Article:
The Last of the Old-Style Hollywood Agents

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Ed Limato, a great Hollywood agent, passed away this weekend at 73, after a singular and stellar 40-year-long career, during which he never became irrelevant. His style became archaic, but never ineffective. To get his way, he would scream at you at the top of his lungs, tell you he was never speaking to you again, and hang up—and then send you flowers the next day.

This is how I was finally cut from Ed's glamorous Oscar party after 20 years of happy continuous attendance:

For a sweet shining moment a while ago, I had a development fund at Paramount, where I whimsically—it seems now, anyway—developed a very good script of my favorite book, Philip Roth's American Pastoral. The fact that I did things then like develop my favorite tragedy makes me simultaneously laugh and cry now, but I digress. So for that millisecond, and the further millisecond in which I controlled the script (long, hideous story) Ed and I had one of our calls that Did Not End Well.

Another important digression: Throughout my career, I knew I had a good piece of material, if, when I came into my office in the morning, I found a call from Ed on my phone sheet. This was one such Monday morning.

"How is that American Pastoral? I hear it is wonderful." His basso profundo voice dragged on like gravel.

"Thank you, Ed. I love it. It will be very hard to get made."

"I have your solution. Mel Gibson should play the Swede." The Swede, as you probably know, is the novel's great American Jewish hero.

I almost fell out of my chair. This was in the height of the controversy over The Passion of Christ, which had set back Jewish-Catholic relations hundreds of years, if not merely prior to the second Vatican Council. Obviously, Ed knew all of this.

My problem is, I engage. I should have played the game.

It's not that I am not ecumenical. It's not that I am closed-minded or one of those Jewish people who cannot see all sides. On the contrary. Take my word, or don't. It's just that this was the stupidest idea I had ever heard.

I know what I should have said. If I were a wiser, wilier producer, or even one who lived to stay on Ed's list, I would have said, "Interesting...Let me think about it. Let me talk to my director! " Not that Ed would have let me get away with that. He's too good for that nonsense.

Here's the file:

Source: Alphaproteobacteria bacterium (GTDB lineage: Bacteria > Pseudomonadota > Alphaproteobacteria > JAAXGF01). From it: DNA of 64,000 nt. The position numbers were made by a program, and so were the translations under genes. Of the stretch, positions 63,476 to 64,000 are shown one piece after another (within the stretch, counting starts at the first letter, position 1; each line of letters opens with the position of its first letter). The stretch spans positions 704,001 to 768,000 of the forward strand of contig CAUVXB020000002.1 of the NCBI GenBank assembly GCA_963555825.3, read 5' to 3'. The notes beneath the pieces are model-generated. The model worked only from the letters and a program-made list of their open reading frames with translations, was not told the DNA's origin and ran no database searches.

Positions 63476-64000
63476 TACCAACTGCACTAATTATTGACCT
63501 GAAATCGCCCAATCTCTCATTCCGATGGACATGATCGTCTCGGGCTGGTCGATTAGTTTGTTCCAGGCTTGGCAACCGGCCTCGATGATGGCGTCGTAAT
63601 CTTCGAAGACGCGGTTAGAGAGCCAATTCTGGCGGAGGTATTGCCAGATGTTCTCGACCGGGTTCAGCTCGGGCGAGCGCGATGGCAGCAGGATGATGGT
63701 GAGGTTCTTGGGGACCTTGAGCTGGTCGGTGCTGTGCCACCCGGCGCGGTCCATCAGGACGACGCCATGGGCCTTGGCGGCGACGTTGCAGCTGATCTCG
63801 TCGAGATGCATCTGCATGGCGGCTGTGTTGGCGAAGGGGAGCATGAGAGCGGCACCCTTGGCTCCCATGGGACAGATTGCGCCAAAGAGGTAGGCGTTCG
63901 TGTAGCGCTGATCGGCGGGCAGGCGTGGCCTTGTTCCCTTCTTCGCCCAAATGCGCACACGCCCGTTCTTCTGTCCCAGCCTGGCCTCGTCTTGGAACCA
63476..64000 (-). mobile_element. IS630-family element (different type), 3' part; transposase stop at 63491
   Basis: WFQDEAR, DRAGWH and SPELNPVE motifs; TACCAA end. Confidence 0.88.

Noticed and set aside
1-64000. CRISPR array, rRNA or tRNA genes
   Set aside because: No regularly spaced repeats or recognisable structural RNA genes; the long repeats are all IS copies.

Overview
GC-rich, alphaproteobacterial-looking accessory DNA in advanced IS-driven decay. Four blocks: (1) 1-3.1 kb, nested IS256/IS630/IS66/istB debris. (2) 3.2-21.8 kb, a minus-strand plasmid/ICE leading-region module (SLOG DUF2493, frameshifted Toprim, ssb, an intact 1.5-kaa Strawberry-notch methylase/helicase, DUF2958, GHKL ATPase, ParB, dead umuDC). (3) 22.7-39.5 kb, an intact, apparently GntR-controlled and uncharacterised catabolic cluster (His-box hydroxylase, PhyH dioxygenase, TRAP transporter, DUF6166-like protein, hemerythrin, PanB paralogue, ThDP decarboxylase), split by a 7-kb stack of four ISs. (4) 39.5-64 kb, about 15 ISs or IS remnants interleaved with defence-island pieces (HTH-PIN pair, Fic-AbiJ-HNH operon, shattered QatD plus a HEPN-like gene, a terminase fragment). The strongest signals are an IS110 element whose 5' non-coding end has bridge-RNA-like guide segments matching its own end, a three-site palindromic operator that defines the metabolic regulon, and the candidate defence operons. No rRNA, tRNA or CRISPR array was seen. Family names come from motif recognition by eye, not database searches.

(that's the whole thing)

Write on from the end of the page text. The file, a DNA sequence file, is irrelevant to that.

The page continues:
But I couldn't help it, it just came out. Something like, "Really?... Seriously?" I could hear his blood start to boil.

Now let me think this through. Had I been a what we shall call, for the purposes of this blog, a New-Style Producer, which I strive to be these days, Mel would have a) gotten the picture made? And then 6 months later run into a cop while drunk in Malibu and accused the Jews of starting all the world's great wars? Or b) Been on-set and completely sober when he made those comments, and Ed would have saved his career and the movie would have been made? You tell me. Anyway, I still would say the same thing, now because, frightfully, I am me. So Ed being Ed, he flipped out, screamed and yelled at me, told me what good this could do for Mel and "MY PEOPLE!!"

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Lynda Obst is a producer and writer who has made 15 films in her producing career, at almost every major studio. More

Lynda Obst was recruited to Hollywood from the New York Times Magazine in 1979 by Peter Guber, for whom she developed Flashdance and Clue, as well as beginning the development of Carl Sagan’s Contact. In 1985, Obst partnered with producer Debra Hill, forming Hill/Obst Productions at Paramount Pictures. They soon made the iconic teen pic Adventures in Babysitting. Then the duo produced Terry Gilliam’s Oscar-nominated The Fisher King, starring Robin Williams and Jeff Bridges.

Obst then began a solo-producing career, where she produced Nora Ephron’s directing debut, This Is My Life, and executive produced Ephron’s second film, Sleepless in Seattle. Obst then produced The Siege, Hope Floats, One Fine Day, and Someone Like You. One of Obst’s earlier projects came full circle when she came on Contact for Warner Bros. in 1997, directed by Robert Zemeckis and starring Jodie Foster. In 1999, she executive produced NBC’s Emmy Nominated, two-part miniseries The 60s. Then Lynda moved back to Paramount Pictures, where she produced such films as How to Lose a Guy in 10 Days and Abandon.

Obst’s most recent film was the September Warner Bros. release of Ricky Gervais/Matthew Robinson's directorial debut The Invention of Lying, starring Gervais and Jennifer Garner. Her notable upcoming projects include Steven Spielberg’s Interstellar, a sci-fi feature from The Dark Knight scribe Jonathan Nolan, based on a story by Obst, Nolan, and Dr. Kip Thorne; What Was I Thinking, starring Leslie Mann, Elizabeth Banks & Jennifer Garner; and Getting Rid of Matthew, starring Jennifer Aniston.

She has long written about the movie business for magazines and blogs, including a long running Oscar dialogue with New York Magazine critic David Edelstein.

Lynda Obst’s magazine writing, as well as more information on her films, can be found on her website: visit

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